I disagree about lectures being an anachronism, though. College is more than accumulation of facts and knowledge. An enthusiastic and inspiring prof can create interest in topics that students might otherwise find dry and dull. One interesting model for education is Covey leadership training. It features locally facilitated classes, but draws heavily on video presentations by the "star", Stephen Covey. Covey is charismatic and riveting, but clearly could be only in one place at one time. To grow his empire, he used electronic technology ranging from satellite broadcasts to recordings to extend his reach. The approach I saw was pretty low tech - a VCR and start/stop buttons - but I think the idea of blending a star performance with an interactive classroom environment makes sense.
|By amd on Monday, January 21, 2002 - 09:42 am: Edit|
The technique I had in mind was the Personalized System of Instruction (PSI) described by its inventor in:
I read somewhere that, in the seventies, the College of Arts and Sciences of the University of Florida attempted to teach all of its classes using this technique. Obviously, it didn't take hold. (The technique, developed in pre-computer days, does not necessarily require computers, though can benefit from it.)
If there is a truism, it is that, in any lecture, within the first five minutes, the professor loses say 20% of the students, assuming that the material has any kind of difficulty or rigor. The problem is one of having to keep up in lockstep with the professor (and being a captive audience) - these interfere with the learning. (Compare a student in class and while he is taking a test. He will be easily distracted during the former situation and hardly during the latter. The difference: he is under control.)
Professors are experts in their fields and CAN excite students about the subject matter. This does not mean that every little thing has to come out of the mouth of the professor. Frequent chats initiated at the student's convenience will go a long way. Also, a human providing immediate feedback can be beneficial. This need not be the high-priced prof but a student mentor who took the course (and mastered it) recently. This does not mean that TA's are teaching the course (though this could be misinterpreted that way). The professors best value is in preparing the material and being in charge overall. To give an example, let's say the subject is slope fields in calculus. The professor surveys the books available, decides that Book A and Book B do a great job of dsecribing this topic while the normally reliable Book C does not. He also realizes that additional handout materials may be beneficial and creates them. These may descibe a couple of alternate things for the student to do - review Chapter 4 in Book D, if you can answer questions 11 to 17, go straight to Book B, otherwise start with Chapter 9 in Book A, etc. What happens is active teaching. After students have mastered (or attempted to do so), an occasional lecture or two may be more valuable. (Individual one on one chats are always valuable.)
You may also want to read 'A Technology of Teaching'.
|By amd on Monday, January 21, 2002 - 09:48 am: Edit|
A quotation from the article referenced in the previous post:
'that instruction in such a center was highly individualized, in spite of large classes, sometimes permitting students to advance at their own speed throughout a course of study. I could have seen the clear specification of terminal skills for each course, together with the carefully graded steps leading to this end. I could have seen the demand for perfection at every level of training and for every student; the employment of classroom instructors who were little more than the successful graduates of earlier classes; the minimizing of the lecture as a teaching device and the maximizing of student participation. I could have seen, especially, an interesting division of labor in the educational process, wherein the non-commissioned, classroom teacher was restricted to duties of guiding, clarifying, demonstrating, testing, grading, and the like, while the commissioned teacher, the training officer, dealt with matters of course logistics, the interpretation of training manuals, the construction of lesson plans and guides, the evaluation of student progress, the selection of non-commissioned cadre, and the writing of reports for his superiors.'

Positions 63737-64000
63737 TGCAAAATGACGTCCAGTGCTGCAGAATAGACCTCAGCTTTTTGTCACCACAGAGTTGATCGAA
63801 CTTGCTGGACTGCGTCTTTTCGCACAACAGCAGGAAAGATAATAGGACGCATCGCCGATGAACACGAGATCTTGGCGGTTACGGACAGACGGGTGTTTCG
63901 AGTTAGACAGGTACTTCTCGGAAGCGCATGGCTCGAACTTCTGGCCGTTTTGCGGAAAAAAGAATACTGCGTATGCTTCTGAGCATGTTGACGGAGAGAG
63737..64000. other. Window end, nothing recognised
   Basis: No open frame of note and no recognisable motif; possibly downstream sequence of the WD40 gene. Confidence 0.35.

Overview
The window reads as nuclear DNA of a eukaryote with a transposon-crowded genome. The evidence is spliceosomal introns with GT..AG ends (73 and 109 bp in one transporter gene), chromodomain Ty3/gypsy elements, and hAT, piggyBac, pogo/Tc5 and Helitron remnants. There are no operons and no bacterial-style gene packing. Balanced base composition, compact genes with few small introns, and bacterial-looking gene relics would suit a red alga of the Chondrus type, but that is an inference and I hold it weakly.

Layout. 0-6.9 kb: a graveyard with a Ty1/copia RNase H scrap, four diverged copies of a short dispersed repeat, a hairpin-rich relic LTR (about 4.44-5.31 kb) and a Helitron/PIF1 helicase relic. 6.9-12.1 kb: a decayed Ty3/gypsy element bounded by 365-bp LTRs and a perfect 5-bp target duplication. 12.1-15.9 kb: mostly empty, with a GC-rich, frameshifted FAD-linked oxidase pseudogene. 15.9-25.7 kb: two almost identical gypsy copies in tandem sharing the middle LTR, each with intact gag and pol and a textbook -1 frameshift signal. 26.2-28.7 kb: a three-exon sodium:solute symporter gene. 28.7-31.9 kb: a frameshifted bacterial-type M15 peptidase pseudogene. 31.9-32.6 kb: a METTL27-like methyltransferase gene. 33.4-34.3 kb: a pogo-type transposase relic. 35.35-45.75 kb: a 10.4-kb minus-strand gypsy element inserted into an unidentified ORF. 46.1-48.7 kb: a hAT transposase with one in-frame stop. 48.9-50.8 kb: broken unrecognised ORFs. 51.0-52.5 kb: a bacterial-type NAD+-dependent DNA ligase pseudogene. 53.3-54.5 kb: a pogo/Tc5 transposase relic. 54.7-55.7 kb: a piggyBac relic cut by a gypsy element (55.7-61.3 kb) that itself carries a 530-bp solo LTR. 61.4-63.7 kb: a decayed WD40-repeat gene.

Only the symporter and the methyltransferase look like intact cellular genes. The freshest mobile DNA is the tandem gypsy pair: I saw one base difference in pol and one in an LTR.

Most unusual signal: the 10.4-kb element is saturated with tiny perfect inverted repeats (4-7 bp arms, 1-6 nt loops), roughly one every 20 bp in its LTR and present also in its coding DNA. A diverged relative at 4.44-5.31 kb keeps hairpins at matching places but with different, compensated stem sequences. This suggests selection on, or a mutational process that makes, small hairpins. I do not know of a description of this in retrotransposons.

|By amd on Monday, January 21, 2002 - 11:31 am: Edit|
From memory, I think that the following is a reference to the U of Florida attempt that I mentioned a couple of postings above:
Pennypacker, H. S., Heckler, J. B., & Pennypacker, S. F. (1977). The personalized learning center: A university wide system of personalized instruction. In T. A. Brigham & A. C. Catania (Eds.), Handbook of applied behavioral research (pp. 591-617). New York: Irvington Press.
|By Dadster on Tuesday, January 29, 2002 - 11:01 am: Edit|
Amd, I think the application of personalized learning is potentially a big benefit. I remember way back when I was in high school using a few books that purported to provide "proceed at your own pace" learning. They used a branching system - explain something, ask questions, and if you got the question right or wrong you went to a different page for new topics or remedial work. Sort of a "Pick your path" textbook. With computers, of course, the ability to evaluate learning and deliver new content seamlessly is vastly greater, and really offers a lot of promise. Plus, higher bandwidth availability and ever-cheaper storage suggest that incorporating rich media, like full-screen video, will be standard. You could even customize a lecture on your personal screen, with the lecturer asking, "are you with me? you look puzzled" and branching to more in-depth explanations as needed. (With facial expression recognition software, that process could even be automated. Or, the lecturer might be prompted to say, "Hey, pay attention, this is important!" if the student appeared to be distracted. )
I continue to believe in the importance of face-to-face interaction... This may become more costly and more of a luxury in the future, though.